Review and road test of the Toyota Celica (1990 - 1999)
IMAGE ISN'T EVERYTHING
BY GLENN BROOKS
The Celica has always been one of the most sensible ways of owning a sporty car. The styling is sleek, yet restrained. The mechanicals are reliable yet high-tech. The interior's snug, functional and loaded with convenience features, if a little plasticky.
Some might call the Celica somewhat soulless, and, compared to an Italian thoroughbred, they'd have a point. Yet Toyota's sporty coupe has been attracting loyal buyers again and again over the years. When you consider the no-fuss nature of the car, combined with looks that are always striking, the Celica makes a lot of sense for those who want a sports car without the ownership hassles that many specialist models bring with them.
Models Covered:Fifth generationFebruary 1990 to Feb 1994:3-door coupe, 2.0, 2.0 turbo 4WD Coupe 3dr [GT, GT Four]Sixth generation March 1994 to September 1999:3-door coupe, 2-door cabriolet, 1.8 2.0, 2.0 turbo 4WD Coupe 3dr [GT, GT Four, ST, Cabriolet]
Toyota's fifth generation Celica threw away the wrap-around rear glass and much-admired lines of its mid-Eighties predecessor for something totally different. This fifth-generation car sported controversial lines, relying heavily on complex curves seemingly everywhere, for its new look. The heavily-styled wing mirrors and rounded rear, for example, can look decidedly odd from some angles.
Buyers embraced the car, however, which came as either a 2.0-litre GT or the rally-inspired GT Four. This latter model featured four-wheel drive and a turbocharger and was the production version of Toyota's rally winning Celica. There were two very minor updates which included fog lights as standard on the turbo car in February 1991 and new badging for both models a year later, following the adoption of a new Toyota 'T' symbol, formed by two ellipses.
The sixth generation models appeared in March 1994 and can be easily identified by their four large circular headlights. As before, there was a 2.0-litre GT and the turbo 4wd GT-Four. A pretty cabriolet joined the range sixth months later, featuring the non-turbo engine, while a new price-leading 1.8-litre ST coupe arrived in July 1995. The range has remained virtually unchanged ever since, save for the usual special editions (an SR version in 1999 - essentially a 1.8ST with a spoiler, air con and alloys).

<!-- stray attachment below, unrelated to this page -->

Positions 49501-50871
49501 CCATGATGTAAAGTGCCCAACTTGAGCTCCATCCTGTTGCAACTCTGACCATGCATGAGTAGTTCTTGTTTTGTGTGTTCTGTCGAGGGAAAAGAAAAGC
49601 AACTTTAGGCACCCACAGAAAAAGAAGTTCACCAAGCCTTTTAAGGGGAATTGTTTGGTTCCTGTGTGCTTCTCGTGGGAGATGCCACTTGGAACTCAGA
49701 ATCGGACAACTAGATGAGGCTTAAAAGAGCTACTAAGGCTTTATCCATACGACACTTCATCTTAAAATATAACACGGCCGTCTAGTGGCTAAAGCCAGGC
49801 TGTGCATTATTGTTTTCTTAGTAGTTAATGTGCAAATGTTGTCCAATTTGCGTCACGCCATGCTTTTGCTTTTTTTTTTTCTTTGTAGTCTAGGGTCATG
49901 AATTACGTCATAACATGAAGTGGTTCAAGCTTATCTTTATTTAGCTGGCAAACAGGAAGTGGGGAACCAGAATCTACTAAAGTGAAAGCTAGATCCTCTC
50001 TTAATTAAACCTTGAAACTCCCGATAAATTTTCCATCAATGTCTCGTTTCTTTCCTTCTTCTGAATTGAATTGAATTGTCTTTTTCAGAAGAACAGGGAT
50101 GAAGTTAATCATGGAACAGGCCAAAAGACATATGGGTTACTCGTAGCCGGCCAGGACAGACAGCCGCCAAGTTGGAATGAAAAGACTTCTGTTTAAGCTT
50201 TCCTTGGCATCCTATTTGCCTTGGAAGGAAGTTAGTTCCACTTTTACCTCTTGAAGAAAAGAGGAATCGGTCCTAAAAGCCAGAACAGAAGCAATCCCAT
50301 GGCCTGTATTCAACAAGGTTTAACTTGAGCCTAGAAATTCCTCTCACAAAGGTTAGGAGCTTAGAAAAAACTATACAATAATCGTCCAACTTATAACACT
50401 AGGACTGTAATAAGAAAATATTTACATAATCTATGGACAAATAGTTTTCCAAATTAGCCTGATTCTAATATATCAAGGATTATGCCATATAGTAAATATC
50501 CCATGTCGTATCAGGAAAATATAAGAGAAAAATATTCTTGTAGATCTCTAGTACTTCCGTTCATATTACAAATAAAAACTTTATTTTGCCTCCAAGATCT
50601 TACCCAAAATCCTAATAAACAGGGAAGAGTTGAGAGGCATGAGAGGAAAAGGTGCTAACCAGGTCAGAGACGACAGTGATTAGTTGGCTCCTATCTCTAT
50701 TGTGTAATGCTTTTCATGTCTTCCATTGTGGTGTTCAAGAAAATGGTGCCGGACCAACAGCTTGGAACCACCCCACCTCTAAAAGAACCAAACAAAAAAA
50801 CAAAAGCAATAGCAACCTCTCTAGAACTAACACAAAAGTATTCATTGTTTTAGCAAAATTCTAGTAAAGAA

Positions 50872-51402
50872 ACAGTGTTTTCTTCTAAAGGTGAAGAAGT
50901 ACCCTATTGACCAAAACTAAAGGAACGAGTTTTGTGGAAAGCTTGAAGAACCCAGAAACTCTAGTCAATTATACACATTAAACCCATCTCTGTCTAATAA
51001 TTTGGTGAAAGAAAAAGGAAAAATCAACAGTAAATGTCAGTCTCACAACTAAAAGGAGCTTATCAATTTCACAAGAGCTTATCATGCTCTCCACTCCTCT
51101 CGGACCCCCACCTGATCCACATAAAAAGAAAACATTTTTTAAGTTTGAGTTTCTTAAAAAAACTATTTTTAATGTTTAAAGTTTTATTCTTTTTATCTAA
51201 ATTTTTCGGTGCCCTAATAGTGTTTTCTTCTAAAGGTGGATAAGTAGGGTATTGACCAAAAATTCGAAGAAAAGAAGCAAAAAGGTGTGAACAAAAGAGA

A new seventh generation Celica arrived in September 1999 with radical new styling and a 1.8-litre VVTi engine.
What You Get
A three-door hatchback or two-door convertible that's strong on looks and ease of driving. Equipment tends to be generous and reliability is as faultless as Toyota owners have come to expect.
Resale values also tend to be strong but the good news for private buyers is your car will likely hold its value well when you come to sell it to its next owner.
What to Look For
The legendary Toyota build quality means there's mostly nothing in particular to watch out for. The engines and gearboxes are strong and long lived, while even the high-performance versions will provide years of hassle-free motoring if regularly maintained.
It's worth checking for corrosion in older cars, particularly around the edge of the bonnet and rear wheel arches though. Alloy wheels should be free of corrosion too, while all the electrical items such as sunroof and windows should be opened and closed to make sure they do exactly that.
(approx. based on a 1996 2.0GT) a clutch kit will set you back about £100, while a complete exhaust system will be about £850, though this includes £450 for the catalyst. A replacement starter motor will be around £135, a radiator about £250 and an alternator close to £190. As for shocks, fronts are about £55 and rears a pricey £150, with brake pads around £50 a set. A major service should be about £160 and minor one just under £90.
On the Road
Low volume turbo/4wd versions aside, Celicas have never been marketed as the ultimate in sporty coupes. Toyota's image as a maker of no-nonsense cars is perfect for the buyers of these cars.
While road-holding is strong and handling ability competitive, you won't see Celica drivers wearing string-back gloves and rising early on Sundays for the sheer pleasure of driving on traffic-free roads. What you will see is a car that has a healthy dash of style, a gimmick-free interior where everything is placed conveniently and fuel economy that makes many other sports coupes look thirsty.
The rally-car look-alike GT-Four versions are extremely fast, if a little unsubtle. Handling limits and road-holding are very high, but then so are the fuel bills, insurance and likelihood of getting a speeding fine every time you nip out for a pint of milk. Be sure such a strong performing car suits your lifestyle too. The GT-Four may not be temperamental but in the reds and blacks that most are painted, together with the outlandish wings and styling, they draw a lot of attention - not always what you want.
Buy the 1.8 or 2.0-litre if you want a stylish and reliable sporty coupe. Consider the turbo versions carefully but if there's such a thing as a sensible performance car, the GT-Four must be it.
Toyota Celica (1990 - 1999) review by GLENN BROOKS